Cuba took one third of Clinton Drive's output and sold it under the name Tio Ben. It was not an easy market to handle. The ruling government of Batista appointed 20 wholesalers who together controlled all the import licences; when Cuba's own domestic rice crop was favourable, these were correspondingly reduced.

* * * * *

"If I could brand every rice kernel the way we identify M&M's I would be very happy."
-Forrest Mars, Sr.

* * * * *

In order to identify Tio Ben, little printed discs of the name were inserted in the 100-pound jute bags, reminiscent of the early days at M&M's.

Cuba was anxious to attract offshore rice mills, and now pressured the Uncle Ben's company to build a facility. Three sites were identified, one was chosen. The contractor was standing by with excavators at the ready. The $6 million expenditure was on the brink of approval. It appeared that native-grown rice would now be processed by Uncle Ben's on the island.

Pens were poised. Celebrations were in the planning stage. One week elapsed. In December 1959 Castro seized power and all plans abruptly terminated.

One-third of Uncle Ben's total business was gone in the proverbial flash. There was no time to lose; the company had to compensate for the tonnage Cuba had represented.

* * *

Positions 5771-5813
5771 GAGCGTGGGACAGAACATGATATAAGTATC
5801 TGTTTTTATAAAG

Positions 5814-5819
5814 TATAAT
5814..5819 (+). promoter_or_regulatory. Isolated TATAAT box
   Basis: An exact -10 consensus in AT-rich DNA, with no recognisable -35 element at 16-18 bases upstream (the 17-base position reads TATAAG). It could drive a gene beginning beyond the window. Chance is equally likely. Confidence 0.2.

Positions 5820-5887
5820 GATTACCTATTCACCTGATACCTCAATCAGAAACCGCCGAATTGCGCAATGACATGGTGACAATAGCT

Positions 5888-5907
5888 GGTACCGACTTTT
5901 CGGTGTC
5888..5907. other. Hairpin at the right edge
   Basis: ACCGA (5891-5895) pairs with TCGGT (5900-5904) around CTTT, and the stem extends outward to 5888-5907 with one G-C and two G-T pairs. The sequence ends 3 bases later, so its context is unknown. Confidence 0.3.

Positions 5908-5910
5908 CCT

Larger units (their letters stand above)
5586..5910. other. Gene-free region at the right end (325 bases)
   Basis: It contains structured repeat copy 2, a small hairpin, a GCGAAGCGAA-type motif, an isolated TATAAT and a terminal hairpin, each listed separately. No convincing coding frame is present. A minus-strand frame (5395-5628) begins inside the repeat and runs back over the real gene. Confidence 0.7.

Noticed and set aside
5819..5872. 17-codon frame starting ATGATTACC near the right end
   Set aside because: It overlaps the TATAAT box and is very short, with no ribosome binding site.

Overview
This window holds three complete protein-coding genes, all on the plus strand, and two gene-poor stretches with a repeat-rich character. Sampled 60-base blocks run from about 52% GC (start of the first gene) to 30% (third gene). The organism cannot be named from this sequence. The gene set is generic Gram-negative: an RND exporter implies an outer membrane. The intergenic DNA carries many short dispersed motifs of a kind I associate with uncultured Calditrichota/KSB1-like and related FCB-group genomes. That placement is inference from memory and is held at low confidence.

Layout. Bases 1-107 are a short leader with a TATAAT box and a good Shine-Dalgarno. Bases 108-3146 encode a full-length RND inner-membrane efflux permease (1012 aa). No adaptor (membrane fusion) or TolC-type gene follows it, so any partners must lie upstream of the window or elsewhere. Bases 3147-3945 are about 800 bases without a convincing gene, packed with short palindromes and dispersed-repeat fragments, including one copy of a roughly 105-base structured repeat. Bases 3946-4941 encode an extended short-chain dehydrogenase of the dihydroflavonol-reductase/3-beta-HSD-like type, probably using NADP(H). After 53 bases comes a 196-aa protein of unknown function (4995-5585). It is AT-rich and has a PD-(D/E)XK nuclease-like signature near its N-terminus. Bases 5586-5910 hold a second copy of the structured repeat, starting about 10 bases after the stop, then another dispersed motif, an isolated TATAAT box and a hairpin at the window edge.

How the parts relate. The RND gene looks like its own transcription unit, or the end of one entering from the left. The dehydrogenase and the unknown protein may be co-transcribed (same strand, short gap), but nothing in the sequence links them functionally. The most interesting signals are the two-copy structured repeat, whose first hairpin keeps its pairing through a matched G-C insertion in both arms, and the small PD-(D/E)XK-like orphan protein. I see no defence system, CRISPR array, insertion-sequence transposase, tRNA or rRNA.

There were a number of rather urgent meetings held by Forrest with sales management after the Castro accession.

Emerging from one of these, Forrest espied a lonely figure at a remote corner of the office. "Who is that?" he enquired, and was told he was the merchandising assistant. "We don't have assistants," Forrest snapped. "Get him a suitcase and a passport and send him overseas to get us some business!"

* * *

To paraphrase the popular song, it was the start of something big. The export manager (newly and hastily appointed) found that indeed he possessed a suitcase and a passport. Using both he made a quick exit from Houston and headed for Switzerland, Greece, and Saudi Arabia.

In the last-named country he was in the city of Jeddah which was controlled by an absolute monarch. It so happened that the ritual of a convicted thief having his hand cut off was being performed publicly in the city square. Everyone was expected to attend.

Believing he should not — in any way — abuse the customs of the country, the Uncle Ben's representative dutifully witnessed this stomach-turning event. Later, in Houston, he narrated the horror of the circumstance to Forrest.